The par putt never had a chance.
A little more than an hour later, neither did Watson.
Stewart Cink, who made a 12-foot birdie putt on the final hole of regulation, took advantage of Watson's missed opportunity and won a four-hole playoff by six shots.
Watson stood on the 18th tee one last time, blinking away tears. He wasn't alone in his sadness. Thousands of fans who filled the grandstands for the first time all week sat in stunned silence.
The loudest cheer was for the player who won the silver medal.
Cink, who was never atop the leaderboard all week until Watson missed his putt, was flawless in the playoff and finished off with two birdies. As he gazed at the fabled claret jug, he paid his due to Watson, the modern day King of the Links.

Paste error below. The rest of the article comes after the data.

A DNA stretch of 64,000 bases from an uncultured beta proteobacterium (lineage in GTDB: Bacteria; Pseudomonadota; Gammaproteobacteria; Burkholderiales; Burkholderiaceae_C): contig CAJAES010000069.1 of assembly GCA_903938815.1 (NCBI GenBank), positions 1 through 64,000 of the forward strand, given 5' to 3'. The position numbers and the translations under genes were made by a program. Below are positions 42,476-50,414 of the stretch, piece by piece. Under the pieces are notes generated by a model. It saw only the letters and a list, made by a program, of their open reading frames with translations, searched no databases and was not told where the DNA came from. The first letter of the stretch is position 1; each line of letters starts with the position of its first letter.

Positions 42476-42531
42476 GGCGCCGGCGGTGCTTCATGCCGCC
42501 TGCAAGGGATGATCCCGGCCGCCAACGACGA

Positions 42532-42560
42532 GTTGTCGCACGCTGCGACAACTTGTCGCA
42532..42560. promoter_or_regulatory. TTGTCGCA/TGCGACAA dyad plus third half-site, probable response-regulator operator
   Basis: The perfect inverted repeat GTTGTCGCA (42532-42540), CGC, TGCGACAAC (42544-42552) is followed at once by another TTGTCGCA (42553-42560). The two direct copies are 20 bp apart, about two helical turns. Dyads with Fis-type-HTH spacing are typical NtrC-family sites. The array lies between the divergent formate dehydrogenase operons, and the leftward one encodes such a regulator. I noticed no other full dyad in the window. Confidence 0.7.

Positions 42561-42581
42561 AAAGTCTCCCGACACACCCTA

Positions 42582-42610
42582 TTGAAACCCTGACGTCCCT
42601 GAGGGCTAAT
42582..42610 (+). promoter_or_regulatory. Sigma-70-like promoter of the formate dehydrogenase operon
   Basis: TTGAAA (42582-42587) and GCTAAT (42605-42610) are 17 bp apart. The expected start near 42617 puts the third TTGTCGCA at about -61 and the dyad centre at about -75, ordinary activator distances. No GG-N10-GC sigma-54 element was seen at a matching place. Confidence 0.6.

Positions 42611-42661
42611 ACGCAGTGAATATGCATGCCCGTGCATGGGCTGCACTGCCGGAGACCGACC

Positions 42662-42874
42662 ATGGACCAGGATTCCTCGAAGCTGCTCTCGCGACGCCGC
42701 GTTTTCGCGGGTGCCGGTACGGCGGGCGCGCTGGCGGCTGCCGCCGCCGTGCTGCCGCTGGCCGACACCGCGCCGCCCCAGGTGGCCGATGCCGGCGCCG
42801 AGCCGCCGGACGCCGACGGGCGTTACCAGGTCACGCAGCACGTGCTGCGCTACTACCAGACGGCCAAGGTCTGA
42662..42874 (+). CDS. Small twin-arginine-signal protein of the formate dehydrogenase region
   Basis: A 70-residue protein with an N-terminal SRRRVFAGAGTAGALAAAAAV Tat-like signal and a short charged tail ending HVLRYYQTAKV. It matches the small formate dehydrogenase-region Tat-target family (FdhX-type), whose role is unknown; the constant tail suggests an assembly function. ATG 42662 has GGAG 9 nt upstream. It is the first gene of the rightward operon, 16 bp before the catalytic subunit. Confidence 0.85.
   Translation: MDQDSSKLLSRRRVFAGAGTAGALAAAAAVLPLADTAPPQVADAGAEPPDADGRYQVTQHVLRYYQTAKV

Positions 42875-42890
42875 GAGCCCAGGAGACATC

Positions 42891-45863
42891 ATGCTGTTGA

"I don't even know what to say," Cink said. "My hat's off to him. He turned back the clock. Just did a great job. I speak for all the rest of the people here, too."
At the first extra hole, No. 5, both players put their approach shots in greenside bunkers, but only Cink could get up-and-down for par. Watson hit an ugly sand shot that just cleared the lip of the pot bunker, and needed two more putts for a bogey that gave Cink the early edge.
Both parred the par-3 sixth, but Watson's tee shot on the par-5 17th found trouble and he made double bogey. Cink birdied to take a four-stroke lead into the final hole.
A victory would have made Watson the oldest golfer to win a major and would have given him a record-tying six claret jugs.